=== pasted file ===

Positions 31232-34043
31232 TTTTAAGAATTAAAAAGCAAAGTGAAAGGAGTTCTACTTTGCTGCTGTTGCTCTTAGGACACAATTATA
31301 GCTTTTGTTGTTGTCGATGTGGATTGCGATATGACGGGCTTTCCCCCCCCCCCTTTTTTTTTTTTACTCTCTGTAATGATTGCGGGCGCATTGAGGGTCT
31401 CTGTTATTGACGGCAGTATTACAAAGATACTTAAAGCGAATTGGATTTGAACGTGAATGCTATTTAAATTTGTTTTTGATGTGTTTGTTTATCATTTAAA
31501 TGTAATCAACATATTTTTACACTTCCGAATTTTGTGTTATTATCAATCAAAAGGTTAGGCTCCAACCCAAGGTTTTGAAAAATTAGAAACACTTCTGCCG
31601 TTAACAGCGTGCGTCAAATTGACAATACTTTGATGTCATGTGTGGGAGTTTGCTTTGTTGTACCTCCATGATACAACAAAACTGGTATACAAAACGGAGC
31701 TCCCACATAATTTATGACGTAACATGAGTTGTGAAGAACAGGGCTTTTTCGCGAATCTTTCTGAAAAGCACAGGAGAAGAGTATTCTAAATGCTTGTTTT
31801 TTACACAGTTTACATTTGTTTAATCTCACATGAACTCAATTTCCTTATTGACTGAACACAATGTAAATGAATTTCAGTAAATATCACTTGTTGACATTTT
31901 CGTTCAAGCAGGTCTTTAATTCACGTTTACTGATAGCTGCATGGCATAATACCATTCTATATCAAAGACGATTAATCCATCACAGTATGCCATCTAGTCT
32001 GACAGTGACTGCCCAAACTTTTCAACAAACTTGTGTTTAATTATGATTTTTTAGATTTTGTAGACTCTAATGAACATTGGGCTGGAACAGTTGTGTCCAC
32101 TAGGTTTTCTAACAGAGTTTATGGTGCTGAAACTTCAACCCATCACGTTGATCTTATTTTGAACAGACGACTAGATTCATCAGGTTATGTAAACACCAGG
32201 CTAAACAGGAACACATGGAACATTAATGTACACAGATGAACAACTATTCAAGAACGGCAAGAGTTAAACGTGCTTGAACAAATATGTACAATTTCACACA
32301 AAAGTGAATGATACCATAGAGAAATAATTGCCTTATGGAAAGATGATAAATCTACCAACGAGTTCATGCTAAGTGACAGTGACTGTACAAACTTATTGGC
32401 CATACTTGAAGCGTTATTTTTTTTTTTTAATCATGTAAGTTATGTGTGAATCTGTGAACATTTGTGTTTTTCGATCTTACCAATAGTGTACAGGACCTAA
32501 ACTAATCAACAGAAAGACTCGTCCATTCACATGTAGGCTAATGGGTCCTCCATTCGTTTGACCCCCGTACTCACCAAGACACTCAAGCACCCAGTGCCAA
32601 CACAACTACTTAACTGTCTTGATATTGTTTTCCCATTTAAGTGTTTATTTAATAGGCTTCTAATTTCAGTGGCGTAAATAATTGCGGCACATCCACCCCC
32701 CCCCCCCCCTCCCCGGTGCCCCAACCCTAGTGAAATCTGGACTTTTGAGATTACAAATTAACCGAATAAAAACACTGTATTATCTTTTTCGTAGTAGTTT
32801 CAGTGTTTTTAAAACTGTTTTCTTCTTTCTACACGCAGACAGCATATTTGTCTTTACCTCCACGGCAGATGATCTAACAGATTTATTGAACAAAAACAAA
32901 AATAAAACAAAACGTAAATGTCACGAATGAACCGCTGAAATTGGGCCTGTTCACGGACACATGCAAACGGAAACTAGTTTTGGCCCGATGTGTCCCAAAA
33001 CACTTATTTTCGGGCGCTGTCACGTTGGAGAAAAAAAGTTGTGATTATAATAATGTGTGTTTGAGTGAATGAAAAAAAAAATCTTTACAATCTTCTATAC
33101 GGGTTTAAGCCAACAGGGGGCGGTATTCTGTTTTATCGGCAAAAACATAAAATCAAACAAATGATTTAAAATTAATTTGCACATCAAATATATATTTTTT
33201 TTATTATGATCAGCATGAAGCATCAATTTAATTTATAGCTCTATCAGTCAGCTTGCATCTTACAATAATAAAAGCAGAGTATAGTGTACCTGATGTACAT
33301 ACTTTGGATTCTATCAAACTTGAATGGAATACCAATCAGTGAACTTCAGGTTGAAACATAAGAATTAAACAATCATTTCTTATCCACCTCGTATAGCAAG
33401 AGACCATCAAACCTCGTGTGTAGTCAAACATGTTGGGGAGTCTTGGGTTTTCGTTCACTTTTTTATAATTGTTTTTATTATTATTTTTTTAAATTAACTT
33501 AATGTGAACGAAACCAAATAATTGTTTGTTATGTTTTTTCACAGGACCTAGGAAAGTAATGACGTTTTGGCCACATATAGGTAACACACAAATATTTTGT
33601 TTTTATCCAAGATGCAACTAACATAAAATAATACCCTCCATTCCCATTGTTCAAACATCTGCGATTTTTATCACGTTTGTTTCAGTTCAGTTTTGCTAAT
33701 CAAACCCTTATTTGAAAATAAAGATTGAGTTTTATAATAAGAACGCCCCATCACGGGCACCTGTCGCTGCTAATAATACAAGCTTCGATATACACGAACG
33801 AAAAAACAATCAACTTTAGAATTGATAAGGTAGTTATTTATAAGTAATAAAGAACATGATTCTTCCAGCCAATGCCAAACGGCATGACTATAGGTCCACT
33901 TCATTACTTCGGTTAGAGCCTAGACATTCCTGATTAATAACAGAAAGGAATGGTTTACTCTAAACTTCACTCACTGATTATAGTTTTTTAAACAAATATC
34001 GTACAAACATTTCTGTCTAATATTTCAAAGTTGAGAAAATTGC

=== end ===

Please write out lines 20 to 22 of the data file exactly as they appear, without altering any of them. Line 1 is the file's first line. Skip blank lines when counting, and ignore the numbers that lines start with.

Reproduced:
33001 CACTTATTTTCGGGCGCTGTCACGTTGGAGAAAAAAAGTTGTGATTATAATAATGTGTGTTTGAGTGAATGAAAAAAAAAATCTTTACAATCTTCTATAC
33101 GGGTTTAAGCCAACAGGGGGCGGTATTCTGTTTTATCGGCAAAAACATAAAATCAAACAAATGATTTAAAATTAATTTGCACATCAAATATATATTTTTT
33201 TTATTATGATCAGCATGAAGCATCAATTTAATTTATAGCTCTATCAGTCAGCTTGCATCTTACAATAATAAAAGCAGAGTATAGTGTACCTGATGTACAT